Conceivability, Possibility, and the Mind-Body Problem

Philosophical Review 108 (4):497-528 (1999)
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Jennifer Hornsby’s Simple Mindedness consists of twelve essays organized into sections focusing on three issues: the ontology of persons and mental events, how actions fit into a world of natural law, and the nature of intentional explanations. Most of the essays have been previously published but many of these are revised and include addenda. The collection is unified by its defending a position in the philosophy of mind Hornsby calls “naive naturalism.” She advertises naive naturalism as neither physicalist nor Cartesian. Hornsby claims that the mind-body problem as currently discussed, that is, the question of how the mind fits into nature, arises because contemporary analytic philosophers have an overly scientistic view of nature restricting their concept of nature to whatever can be the proper subject matter of science. In her view, if naive naturalism were adopted, the mind-body problem, as it is currently discussed, would disappear. Hornsby is thus a member of that venerable tradition of English philosophers who see the mind-body problem as arising through an excessive fascination with science.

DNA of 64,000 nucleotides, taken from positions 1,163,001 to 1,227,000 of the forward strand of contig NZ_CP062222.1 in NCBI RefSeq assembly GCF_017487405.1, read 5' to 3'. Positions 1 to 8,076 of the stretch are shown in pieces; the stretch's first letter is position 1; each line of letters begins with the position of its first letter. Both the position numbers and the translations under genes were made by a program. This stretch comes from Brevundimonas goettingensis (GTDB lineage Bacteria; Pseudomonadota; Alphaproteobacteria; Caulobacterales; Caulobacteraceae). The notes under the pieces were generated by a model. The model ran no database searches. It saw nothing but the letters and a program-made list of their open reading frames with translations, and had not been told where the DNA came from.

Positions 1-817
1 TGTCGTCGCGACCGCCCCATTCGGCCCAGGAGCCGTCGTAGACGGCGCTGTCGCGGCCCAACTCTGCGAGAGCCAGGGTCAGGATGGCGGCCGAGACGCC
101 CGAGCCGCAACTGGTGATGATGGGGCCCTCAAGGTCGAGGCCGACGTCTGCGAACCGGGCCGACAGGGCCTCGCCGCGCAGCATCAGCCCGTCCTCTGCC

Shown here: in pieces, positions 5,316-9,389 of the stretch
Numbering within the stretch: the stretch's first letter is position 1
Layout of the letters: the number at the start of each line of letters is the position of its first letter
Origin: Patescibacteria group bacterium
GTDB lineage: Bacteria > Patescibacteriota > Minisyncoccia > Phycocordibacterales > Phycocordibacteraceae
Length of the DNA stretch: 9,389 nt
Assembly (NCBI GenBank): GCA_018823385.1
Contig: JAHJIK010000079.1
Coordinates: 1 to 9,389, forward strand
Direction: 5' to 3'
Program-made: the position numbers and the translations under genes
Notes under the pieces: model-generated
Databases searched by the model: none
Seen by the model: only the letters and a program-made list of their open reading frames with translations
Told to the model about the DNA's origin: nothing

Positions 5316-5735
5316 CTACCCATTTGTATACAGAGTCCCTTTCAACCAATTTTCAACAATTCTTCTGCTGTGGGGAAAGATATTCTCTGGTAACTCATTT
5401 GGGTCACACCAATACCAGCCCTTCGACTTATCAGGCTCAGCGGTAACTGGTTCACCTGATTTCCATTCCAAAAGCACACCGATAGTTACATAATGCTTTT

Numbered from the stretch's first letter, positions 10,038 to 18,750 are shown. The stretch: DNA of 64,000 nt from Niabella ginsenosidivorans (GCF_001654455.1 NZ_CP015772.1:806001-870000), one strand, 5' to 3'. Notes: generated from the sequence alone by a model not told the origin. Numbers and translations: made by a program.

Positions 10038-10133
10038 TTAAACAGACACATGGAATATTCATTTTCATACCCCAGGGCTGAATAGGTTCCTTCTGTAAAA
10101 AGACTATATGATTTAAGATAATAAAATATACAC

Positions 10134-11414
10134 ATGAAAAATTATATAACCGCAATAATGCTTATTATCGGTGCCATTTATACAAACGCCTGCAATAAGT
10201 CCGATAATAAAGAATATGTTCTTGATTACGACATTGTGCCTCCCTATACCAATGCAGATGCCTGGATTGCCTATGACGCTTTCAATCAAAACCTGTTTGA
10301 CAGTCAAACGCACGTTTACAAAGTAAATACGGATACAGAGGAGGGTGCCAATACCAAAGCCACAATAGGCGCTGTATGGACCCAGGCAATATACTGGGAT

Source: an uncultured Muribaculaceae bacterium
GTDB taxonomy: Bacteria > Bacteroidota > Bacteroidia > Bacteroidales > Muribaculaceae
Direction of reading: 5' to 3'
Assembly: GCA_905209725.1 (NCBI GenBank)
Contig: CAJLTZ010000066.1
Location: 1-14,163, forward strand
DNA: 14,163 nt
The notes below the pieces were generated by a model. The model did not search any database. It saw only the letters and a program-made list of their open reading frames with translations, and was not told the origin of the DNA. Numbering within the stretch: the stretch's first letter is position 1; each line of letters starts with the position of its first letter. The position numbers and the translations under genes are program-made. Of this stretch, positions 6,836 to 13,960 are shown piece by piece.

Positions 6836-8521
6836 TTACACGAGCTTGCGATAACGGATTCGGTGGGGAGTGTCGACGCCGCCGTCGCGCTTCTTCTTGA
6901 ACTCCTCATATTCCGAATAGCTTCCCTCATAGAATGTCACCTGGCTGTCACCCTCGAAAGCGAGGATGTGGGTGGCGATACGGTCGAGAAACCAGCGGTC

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Citations of this work

Consciousness.Robert van Gulick - 2004 - Stanford Encyclopedia of Philosophy.
Functionalism.Janet Levin - 2008 - Stanford Encyclopedia of Philosophy.
Knowing What It's Like.Andrew Y. Lee - 2023 - Philosophical Perspectives 37 (1):187-209.

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